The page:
I am a shopper. That’s an understatement. I buy from a lot of companies, from their stores, web sites, direct mail and catalogs and very few of them do anything but take my money and deliver the goods. They almost never make the extra effort to develop a relationship with me or, as Ford Motor Co. puts it, “surprise and delight” me in any way.
I’d want to keep me, as a customer.
Why should they want to build a relationship? For starters, it’ll help them keep me as a customer, and if they keep customers, they won’t have to spend as much time and money acquiring new ones. When you think about the lifetime value (LTV) of a single good customer, it’s a wonder more companies don’t bend over backwards to keep customers happy.
Customers may defect.
When I talk to clients about CRM, the objection is usually: “Why should we spend money on current customers? They’re already buying from us.” Here’s why: If you don’t offer your customers something special—something that’s of real value, that’s relevant—when another company does make that offer, they’ll leave you.
I’m loyal to 1800 CONTACTS, because I buy my lenses from them and my lens solution too. Sometimes I go to the eye doctor and he changes their strength so I call them and they send me the new ones, and give me a credit for the ones I haven’t used.
They keep in touch with me by email, and their customer service people are very nice. I won’t try another company, because they’re great. Plus I’ve recommended about 6 other people to them also, talk about them in my speeches too.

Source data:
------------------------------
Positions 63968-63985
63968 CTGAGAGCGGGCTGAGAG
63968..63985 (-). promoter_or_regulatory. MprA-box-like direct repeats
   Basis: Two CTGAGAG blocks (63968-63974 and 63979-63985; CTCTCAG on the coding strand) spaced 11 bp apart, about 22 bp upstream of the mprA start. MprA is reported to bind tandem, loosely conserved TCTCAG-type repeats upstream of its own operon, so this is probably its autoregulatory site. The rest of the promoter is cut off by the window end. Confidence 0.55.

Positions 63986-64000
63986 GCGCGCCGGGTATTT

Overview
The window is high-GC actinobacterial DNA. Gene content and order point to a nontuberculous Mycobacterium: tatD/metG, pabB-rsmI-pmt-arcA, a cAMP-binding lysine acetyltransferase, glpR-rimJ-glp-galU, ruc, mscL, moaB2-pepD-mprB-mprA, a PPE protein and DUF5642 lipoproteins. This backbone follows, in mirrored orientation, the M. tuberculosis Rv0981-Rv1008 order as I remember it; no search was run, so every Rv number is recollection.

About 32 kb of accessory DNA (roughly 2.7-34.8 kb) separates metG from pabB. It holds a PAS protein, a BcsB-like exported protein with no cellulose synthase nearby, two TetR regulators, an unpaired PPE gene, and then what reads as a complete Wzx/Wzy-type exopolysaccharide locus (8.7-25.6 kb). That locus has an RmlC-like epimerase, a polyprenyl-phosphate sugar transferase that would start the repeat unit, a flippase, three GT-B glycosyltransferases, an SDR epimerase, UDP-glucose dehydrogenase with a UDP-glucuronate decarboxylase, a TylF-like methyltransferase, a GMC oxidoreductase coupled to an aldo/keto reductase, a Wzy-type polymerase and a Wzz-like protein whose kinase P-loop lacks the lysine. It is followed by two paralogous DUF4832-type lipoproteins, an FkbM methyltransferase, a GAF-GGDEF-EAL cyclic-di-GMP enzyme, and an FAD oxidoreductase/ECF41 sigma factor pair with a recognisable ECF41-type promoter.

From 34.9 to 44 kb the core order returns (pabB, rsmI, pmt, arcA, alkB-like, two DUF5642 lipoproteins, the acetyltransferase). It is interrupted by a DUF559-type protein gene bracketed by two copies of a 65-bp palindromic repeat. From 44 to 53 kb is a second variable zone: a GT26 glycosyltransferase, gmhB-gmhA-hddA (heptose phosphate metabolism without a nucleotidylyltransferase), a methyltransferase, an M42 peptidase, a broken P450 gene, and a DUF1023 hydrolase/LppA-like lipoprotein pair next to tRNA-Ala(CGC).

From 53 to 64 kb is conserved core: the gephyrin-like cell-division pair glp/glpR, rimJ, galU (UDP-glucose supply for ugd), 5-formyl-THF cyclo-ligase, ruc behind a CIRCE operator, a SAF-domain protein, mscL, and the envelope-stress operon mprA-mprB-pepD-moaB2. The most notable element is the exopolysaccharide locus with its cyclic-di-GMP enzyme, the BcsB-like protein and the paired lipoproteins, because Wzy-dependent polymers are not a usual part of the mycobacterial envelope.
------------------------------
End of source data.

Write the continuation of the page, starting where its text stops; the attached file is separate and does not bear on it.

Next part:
CRM is not about the software or some million-dollar technology. It must start with looking at needs, specifically what customers need.
Recently I ordered pantyhose, and I got an e-mail confirmation almost immediately. Sure, it’s a step in the right direction, but it’s just the first step. When it comes to communicating with customers across channels, there are many disconnects. It seems that the technology still isn’t smart enough. Most business owners who have been around a while seem to be smarter than the smartest technology, better at offering customers what they want and showing customers how much they value them. Some of the challenges we face include:
1. There are few loyalty clubs in multichannel environments, but unifying loyalty programs across channels should be a big deal. American Express and other companies work to deliver this for their best customers.
2. I believe CRM will work. Often it seems that interactions have occurred in silos. When and if you create meaningful conversations through flexible systems that bridge different environments, you’ll be effective.
3. Companies such as Amazon.com, eBags.com, 1800CONTACTS, even Netflix use CRM to meet and anticipate customer needs, and are leading the way. Software itself can accomplish many things. It can make business move faster and help you see relationships you might have missed. It can remind you to follow up. But too many companies are asking technology to do the one thing it really can’t do: manage a relationship.
CRM has a chance of working once companies recognize that it doesn’t exist separately from the business strategies and processes of a company. Success requires planning, and a rush to adopt technology without strategy is dangerous. Software is only a means to an end. For CRM to succeed, there must be a strategy in place that makes sense. And there must be people in place who have direct marketing sensibilities.
I hope one day a bank will have a great program in place (but that’s for a whole other blog post).
I dream that one day when I buy from nearly any retail store, I’ll also be given information about service online. I’ll be able to buy from a store and return the item to a central distribution center and get credit on my card. I’ll even get appropriate offers based on prior purchases and preferences. A company will thank me for my purchases—recognize me when I call. And it will know when I’ve defected and invite me to come back. Then I will be a loyal customer forever.